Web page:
Despite the long absence from the university senate, DU still collects Tk120 in Ducsu fees from students every year. In 27 years, this money has built up to Tk10 crore by some estimates.
Professor Mahfuza Khanam, former Ducsu vice president, said that university authorities were silent on the question of students' legitimate rights and privileges despite several discussions in the university's senate and syndicate meetings over the years.
“In order to hold the election, at first the governments have to agree with the decision. The Education Ministry has the responsibility to monitor its progress. The VC and the students organisations have to play the necessary role to hold the polls,” she said.
“If President and Chancellor Abdul Hamid gives an order, the poll would be held accordingly,” she said.
Abid Al Hasan, president of the university unit of the ruling party’s affiliated student body, Bangladesh Chhatra League (BCL), said his organisation was always supportive of the demands of general students for holding the Ducsu election.
“Chhatra League has been working to uphold students' rights and privileges in the campus in absence of the central students' union,” he added.
“The university authorities may be able to tell you what is the obstacle to holding the Ducsu polls. Chhatra League is always supportive of students' demands,” Abid said.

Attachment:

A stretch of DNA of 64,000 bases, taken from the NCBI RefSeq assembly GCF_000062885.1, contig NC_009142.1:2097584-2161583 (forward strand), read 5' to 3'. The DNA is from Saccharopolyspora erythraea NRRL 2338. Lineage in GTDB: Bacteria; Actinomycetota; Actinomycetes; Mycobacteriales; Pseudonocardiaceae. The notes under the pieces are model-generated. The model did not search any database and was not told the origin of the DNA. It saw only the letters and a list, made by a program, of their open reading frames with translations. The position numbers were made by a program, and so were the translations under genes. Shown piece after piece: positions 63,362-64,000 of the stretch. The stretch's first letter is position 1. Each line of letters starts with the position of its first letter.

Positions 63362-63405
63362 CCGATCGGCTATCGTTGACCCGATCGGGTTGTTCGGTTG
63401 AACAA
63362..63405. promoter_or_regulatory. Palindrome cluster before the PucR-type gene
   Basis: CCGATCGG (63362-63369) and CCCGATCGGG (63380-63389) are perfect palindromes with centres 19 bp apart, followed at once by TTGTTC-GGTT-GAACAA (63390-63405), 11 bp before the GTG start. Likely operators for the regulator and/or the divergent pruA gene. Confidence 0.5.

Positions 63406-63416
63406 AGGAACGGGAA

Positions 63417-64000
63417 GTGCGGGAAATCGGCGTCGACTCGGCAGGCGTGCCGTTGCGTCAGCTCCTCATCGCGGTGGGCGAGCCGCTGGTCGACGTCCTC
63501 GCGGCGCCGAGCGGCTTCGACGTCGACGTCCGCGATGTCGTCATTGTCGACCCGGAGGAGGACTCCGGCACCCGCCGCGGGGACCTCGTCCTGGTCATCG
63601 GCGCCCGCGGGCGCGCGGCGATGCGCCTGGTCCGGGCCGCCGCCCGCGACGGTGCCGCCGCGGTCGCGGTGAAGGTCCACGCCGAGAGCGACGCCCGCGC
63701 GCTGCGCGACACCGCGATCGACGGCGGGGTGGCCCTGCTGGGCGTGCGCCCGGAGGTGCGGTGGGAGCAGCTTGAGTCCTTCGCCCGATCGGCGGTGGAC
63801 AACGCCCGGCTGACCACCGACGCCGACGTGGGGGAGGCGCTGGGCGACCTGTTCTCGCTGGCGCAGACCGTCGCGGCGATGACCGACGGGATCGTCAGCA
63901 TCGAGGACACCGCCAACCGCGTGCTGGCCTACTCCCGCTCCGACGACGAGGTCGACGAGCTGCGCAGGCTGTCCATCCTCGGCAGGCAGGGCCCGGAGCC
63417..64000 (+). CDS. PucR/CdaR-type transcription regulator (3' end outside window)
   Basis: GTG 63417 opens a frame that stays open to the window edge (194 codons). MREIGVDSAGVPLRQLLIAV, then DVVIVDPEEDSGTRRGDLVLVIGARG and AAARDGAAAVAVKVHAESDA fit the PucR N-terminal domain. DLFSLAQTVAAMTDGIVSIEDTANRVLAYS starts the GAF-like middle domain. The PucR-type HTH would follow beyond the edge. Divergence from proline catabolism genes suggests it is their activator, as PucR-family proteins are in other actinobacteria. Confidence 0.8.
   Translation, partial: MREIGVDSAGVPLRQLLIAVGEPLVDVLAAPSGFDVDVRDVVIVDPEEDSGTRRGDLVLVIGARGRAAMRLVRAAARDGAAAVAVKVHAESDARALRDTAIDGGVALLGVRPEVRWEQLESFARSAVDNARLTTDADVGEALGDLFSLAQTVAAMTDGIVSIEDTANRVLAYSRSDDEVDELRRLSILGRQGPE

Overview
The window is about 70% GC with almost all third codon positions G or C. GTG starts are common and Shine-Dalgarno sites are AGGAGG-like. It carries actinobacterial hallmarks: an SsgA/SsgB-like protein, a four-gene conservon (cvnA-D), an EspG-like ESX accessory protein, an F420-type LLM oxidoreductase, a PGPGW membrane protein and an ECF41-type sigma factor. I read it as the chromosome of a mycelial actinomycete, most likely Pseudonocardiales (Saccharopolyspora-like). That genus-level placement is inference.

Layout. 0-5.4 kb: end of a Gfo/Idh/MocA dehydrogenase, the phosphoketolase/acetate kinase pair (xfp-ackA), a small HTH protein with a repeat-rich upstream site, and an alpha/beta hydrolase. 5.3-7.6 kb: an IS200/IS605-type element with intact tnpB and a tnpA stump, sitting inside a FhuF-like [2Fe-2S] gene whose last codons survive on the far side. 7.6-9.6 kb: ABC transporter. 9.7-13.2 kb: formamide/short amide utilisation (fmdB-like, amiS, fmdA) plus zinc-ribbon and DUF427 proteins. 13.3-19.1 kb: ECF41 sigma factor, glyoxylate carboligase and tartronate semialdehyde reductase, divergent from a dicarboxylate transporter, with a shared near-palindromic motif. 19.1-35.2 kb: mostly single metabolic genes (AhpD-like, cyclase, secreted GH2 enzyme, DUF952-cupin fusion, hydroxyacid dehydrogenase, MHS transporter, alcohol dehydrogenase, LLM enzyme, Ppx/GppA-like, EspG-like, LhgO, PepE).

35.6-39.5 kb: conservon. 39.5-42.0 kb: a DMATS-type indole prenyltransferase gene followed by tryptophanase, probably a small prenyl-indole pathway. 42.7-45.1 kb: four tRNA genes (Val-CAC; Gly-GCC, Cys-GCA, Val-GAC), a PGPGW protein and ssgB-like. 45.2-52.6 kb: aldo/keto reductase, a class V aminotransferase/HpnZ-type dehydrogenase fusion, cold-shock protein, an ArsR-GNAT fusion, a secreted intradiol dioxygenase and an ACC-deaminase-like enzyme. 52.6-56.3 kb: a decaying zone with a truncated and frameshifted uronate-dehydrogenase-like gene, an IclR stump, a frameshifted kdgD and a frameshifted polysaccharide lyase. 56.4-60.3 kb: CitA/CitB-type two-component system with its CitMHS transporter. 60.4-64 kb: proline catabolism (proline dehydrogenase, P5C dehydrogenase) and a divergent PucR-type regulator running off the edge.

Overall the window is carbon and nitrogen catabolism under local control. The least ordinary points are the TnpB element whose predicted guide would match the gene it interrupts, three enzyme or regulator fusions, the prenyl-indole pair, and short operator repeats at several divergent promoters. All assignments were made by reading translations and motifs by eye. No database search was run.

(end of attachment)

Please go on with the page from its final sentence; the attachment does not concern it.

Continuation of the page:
BNP-affiliated Chhatra Dal's university unit joint secretary, Saif Mahmud Jewel, said student political organisations backed by ruling parties become so closely involved with their parent organisations that they lose their individuality.
“When they depend on other parties or authorities instead of students, they become morally incompetent to fight for students’ rights,” he said.
“As student leaders have become morally incapable, they cannot push the authorities for a Ducsu poll.”
Tuhin Kanti Das, the president of the DU unit of leftist political body Bangladesh Students Union (BSU), said that general students and their rights had been “neglected for many decades” due to the absence of the students' body.
“The absence of students' representatives at the DU senate body bars them from voicing their needs and views in the any academic or administrative policy making or budget making in the university,” Tuhin said.
“The students are unable to protest malpractices by teachers like weekend and evening courses.”
On March 19, the High Court issued a ruling asking the authorities concerned to explain in four weeks why they should not be directed to hold Ducsu elections within a stipulated period of time.
In the rule, the court also asked respondents to show causes why “their failure or inaction in discharging their duties to hold Ducsu election for last 27 years should not be declared illegal.”
The bench of Justice Naima Haider and Justice Abu Taher Md Saifur Rahman came up with the rule after hearing a writ petition filed by the former Ducsu VP, Sultan Muhammad Mansur Ahmed, and GS Mustaq Hossain and current student Zafrul Hassan Nadim.
Dhaka University and its vice chancellor, registrar, proctor, treasurer and education secretary were made respondents to the rule.
Asked about the authorities' stand on holding the elections, DU Vice Chancellor Prof AAMS Arefin Siddique declined to comment.
“It is a sub-judice matter,” he said. “We are currently working on the HC ruling.”